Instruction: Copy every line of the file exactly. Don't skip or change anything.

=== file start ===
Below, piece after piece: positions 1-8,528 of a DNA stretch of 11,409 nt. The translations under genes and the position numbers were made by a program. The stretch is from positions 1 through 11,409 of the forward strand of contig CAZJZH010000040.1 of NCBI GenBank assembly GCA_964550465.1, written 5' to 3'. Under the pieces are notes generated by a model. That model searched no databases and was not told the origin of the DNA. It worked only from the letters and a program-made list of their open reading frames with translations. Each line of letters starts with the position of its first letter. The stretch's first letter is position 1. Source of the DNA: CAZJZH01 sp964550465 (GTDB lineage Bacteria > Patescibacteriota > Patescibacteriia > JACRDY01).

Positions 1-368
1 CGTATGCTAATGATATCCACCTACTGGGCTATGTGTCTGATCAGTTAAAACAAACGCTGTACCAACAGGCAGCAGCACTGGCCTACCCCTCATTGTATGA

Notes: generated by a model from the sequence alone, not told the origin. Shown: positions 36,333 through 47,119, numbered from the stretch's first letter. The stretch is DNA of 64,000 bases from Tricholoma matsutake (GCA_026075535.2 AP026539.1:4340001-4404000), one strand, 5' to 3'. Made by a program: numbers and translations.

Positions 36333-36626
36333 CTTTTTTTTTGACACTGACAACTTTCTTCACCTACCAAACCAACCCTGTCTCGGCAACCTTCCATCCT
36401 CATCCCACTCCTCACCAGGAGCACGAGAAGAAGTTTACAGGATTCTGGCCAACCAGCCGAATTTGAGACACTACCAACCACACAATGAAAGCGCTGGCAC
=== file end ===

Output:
Below, piece after piece: positions 1-8,528 of a DNA stretch of 11,409 nt. The translations under genes and the position numbers were made by a program. The stretch is from positions 1 through 11,409 of the forward strand of contig CAZJZH010000040.1 of NCBI GenBank assembly GCA_964550465.1, written 5' to 3'. Under the pieces are notes generated by a model. That model searched no databases and was not told the origin of the DNA. It worked only from the letters and a program-made list of their open reading frames with translations. Each line of letters starts with the position of its first letter. The stretch's first letter is position 1. Source of the DNA: CAZJZH01 sp964550465 (GTDB lineage Bacteria > Patescibacteriota > Patescibacteriia > JACRDY01).

Positions 1-368
1 CGTATGCTAATGATATCCACCTACTGGGCTATGTGTCTGATCAGTTAAAACAAACGCTGTACCAACAGGCAGCAGCACTGGCCTACCCCTCATTGTATGA

Notes: generated by a model from the sequence alone, not told the origin. Shown: positions 36,333 through 47,119, numbered from the stretch's first letter. The stretch is DNA of 64,000 bases from Tricholoma matsutake (GCA_026075535.2 AP026539.1:4340001-4404000), one strand, 5' to 3'. Made by a program: numbers and translations.

Positions 36333-36626
36333 CTTTTTTTTTGACACTGACAACTTTCTTCACCTACCAAACCAACCCTGTCTCGGCAACCTTCCATCCT
36401 CATCCCACTCCTCACCAGGAGCACGAGAAGAAGTTTACAGGATTCTGGCCAACCAGCCGAATTTGAGACACTACCAACCACACAATGAAAGCGCTGGCAC